Chicago Theater Review: SOME MEN (Pride Films and Plays at Rivendell Theatre)

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by Lawrence Bommer on August 17, 2014

in Theater-Chicago


You could call it an action meditation on marriage. As if to sum up his own theatrical legacy, as well as 70 years of gay life and love, Terrence McNally’s valedictory drama Some Men is a collage that merrily defies chronology. The reason: To prevent us from confusing the challenges of change with the inevitability of progress. In 135 minutes, this play (which premiered Off-Broadway in 2007) delivers a scatter-shot assemblage of snapshot vignettes stretching from a mogul-chauffeur’s commercial romance in 1922 to a bona fide gay marriage in 2014. If you don’t see yourself or friends in one scene, there are 14 more to generate that shock of recognition.

Edward Fraim (left) and Nelson Rodriguez in SOME MEN for Pride Films and Plays.Deftly directed by David Zak and Derek Van Barham, Pride Films and Plays’ spirited Chicago premiere keeps it urgent (sometimes at the cost of plausibility) and real, the perfect complement to McNally’s all-defining dialogue.

Chronicling how a subculture gets shaped by history and settings (Harlem, St. Vincent’s, the Waldorf-Astoria Hotel, the Internet, a bathhouse) is no simple task. But McNally has been doing it well for several decades (Love! Valour! Compassion!, Kiss of the Spider Woman, The Lisbon Traviata, Lips Together, Teeth Apart, Corpus Christi). Almost a highlight reel from these excellent period pieces, Some Men is, as its alternately dismissive and self-denigrating title implies, a Valentine to a score of often deliberately anonymous gay “improvisers.” Their secret struggles before 1969 and their public ones afterwards against AIDS, homophobia, and self-hatred put them on a map that changes every year. The result—a whole that’s definitely greater than its parts—follows key couples whose ins and outs, tos and fros, confessions and denials stand in for a lot more lovers.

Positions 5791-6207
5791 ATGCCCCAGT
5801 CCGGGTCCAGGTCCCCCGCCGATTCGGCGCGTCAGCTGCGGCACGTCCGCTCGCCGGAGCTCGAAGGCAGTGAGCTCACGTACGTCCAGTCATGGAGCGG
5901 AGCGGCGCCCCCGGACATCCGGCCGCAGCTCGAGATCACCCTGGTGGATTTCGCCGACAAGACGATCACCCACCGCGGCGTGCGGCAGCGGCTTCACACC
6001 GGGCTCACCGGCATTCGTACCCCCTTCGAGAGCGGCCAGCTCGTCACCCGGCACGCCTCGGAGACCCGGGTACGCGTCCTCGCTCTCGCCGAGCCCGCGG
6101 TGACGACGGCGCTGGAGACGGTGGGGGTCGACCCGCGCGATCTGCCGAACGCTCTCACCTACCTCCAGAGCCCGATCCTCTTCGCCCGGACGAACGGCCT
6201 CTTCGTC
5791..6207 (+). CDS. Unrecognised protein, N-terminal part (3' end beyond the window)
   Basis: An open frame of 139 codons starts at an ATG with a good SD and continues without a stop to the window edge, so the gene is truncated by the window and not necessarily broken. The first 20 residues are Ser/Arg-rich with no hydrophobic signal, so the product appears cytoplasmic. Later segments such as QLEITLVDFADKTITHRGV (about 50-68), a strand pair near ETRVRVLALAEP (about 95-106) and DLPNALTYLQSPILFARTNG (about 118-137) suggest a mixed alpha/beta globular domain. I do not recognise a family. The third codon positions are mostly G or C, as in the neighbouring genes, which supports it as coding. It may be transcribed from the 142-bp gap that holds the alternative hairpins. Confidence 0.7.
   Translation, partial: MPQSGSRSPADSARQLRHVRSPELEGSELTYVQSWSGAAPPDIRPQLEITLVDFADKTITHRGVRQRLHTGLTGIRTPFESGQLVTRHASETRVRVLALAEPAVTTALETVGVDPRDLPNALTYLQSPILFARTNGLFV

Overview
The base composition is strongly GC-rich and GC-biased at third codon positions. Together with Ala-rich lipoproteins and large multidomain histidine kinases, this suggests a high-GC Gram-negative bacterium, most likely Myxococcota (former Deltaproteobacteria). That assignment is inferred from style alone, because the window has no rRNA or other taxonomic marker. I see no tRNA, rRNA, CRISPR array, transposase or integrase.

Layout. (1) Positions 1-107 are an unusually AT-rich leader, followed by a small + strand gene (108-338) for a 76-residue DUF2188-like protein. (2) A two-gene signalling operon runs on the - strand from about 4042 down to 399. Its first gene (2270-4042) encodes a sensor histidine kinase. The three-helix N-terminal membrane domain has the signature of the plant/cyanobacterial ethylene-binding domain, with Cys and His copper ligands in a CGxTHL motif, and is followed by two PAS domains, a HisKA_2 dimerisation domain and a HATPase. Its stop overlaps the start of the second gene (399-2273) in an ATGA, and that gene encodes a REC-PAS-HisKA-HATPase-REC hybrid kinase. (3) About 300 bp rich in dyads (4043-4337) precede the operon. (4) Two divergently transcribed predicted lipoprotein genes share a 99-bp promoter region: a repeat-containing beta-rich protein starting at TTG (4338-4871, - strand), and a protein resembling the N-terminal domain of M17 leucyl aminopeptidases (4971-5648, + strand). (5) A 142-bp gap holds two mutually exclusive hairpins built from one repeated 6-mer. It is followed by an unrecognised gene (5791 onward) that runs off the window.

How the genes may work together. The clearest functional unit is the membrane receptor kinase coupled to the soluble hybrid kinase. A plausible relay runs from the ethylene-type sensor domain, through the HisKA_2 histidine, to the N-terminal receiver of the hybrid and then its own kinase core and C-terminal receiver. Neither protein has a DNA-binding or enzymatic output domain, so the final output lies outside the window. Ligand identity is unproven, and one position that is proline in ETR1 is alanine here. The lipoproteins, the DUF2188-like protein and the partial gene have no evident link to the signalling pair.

Jeremy Sonkin, Ben Burke, Nelsoln Rodriguez, Edward Fraim, Jude Hansen, Robert Ayres, David Besky, Tom Chiola, Sam Button-Harrison, and Patrick Rybarczyk are the ensemble of SOME MEN at Pride Films and PlaysAny synopsis must refuse any straightforward (so to speak) timeline, just as McNally’s mixed bag of blasts from the past dares to do.

It begins and ends with a gay wedding where the guests’ internal monologues give them away much like the Grover’s Corners attendees in Our Town (the non-gay version of this play). In between are moments that evoke both memories and milestones: In 2007, the father of a gay soldier (former judge Tom Chiola) who perished in Kirkuk instinctively recognizes his son’s lover (Sam Burton-Harrison) as a worthy mourner. In 2004, gay dating has hit the Internet, with a literal manipulation as calculating as a Jane Austen country ball: Jude Hansen plays a snooty little cutie who dumps men at the drop of a click.

Ben Burke (left) and Edward Fraim in SOME MEN for Pride Films and Plays.Other scenes depict Angel Eyes (Jeremy Sonkin), a mannered black chanteuse in 1932 Harlem, who, accompanied by piano-playing Mr. Keys (Robert Ayres), details his romance with an unnamed Lorenz Hart; the ebb and flow of casual sex and anonymous promiscuity at a 1975 bathhouse a la The Ritz; a 1989 hospital scene where the entire ensemble searingly recalls every possible reaction to the scary death of a young man with AIDS; and a purchased passion a la Downton Abbey that in 1922 blossoms into trust between a rich Jewish entrepreneur (Ben Burke) and his class-conscious Irish chauffeur (Nelson Rodriguez). 83 years later, that same seaside setting is visited by three fashionable couples—including a gay father and son with their respective partners—who wonder about the gay lovers who preceded them by four generations.

Robert Ayres (left) and Jeremy Sonkin in SOME MEN for Pride Films and Plays.McNally also conveys the psychology behind politics: Two closet cases at the New York Athletic Club (Patrick Rybarczyk and Edward Fraim) engage in an elaborately nasty argument over whether either should dare to come out and “out” the other. In an achingly antagonistic scene that says a ton about how to make history happen, a drag queen (David Besky), caught in the Stonewall melee, denounces the cowardly queens who refuse to fight for their rights. An interview conducted by two young gay researchers (Sonkin and Button-Harrison) of two of the play’s veterans (Chiola and Rybarczyk) devolves into rancor over a major misunderstanding: how to measure the courage required to (incrementally) change the world. In the most generic (and stiltedly performed) offering—a group-therapy session from today—assorted gay men avoid empty affirmations in order to pick at each other’s philanderings and hypocrisy. Happily, this tussle is immediately followed by the Waldorf wedding that retroactively makes sense of Some Men and their literal dates with destiny.

Tianyu Qui’s playful set design keeps this “living newspaper” fluid and fun. Best of all, the Pride ensemble make their deadly sin a joy as much as a job.

photos by Alexa Ray Meyers

Some Men
Pride Films and Plays
Rivendell Theatre, 5779 North Ridge
Thurs-Sat at 7:30; select Sundays at 4:00 and 6:00
Wed, Sep 10 only, at 7:30
scheduled to end on September 13, 2014
for tickets, call 800.838.3006 or visit
for more info, visit

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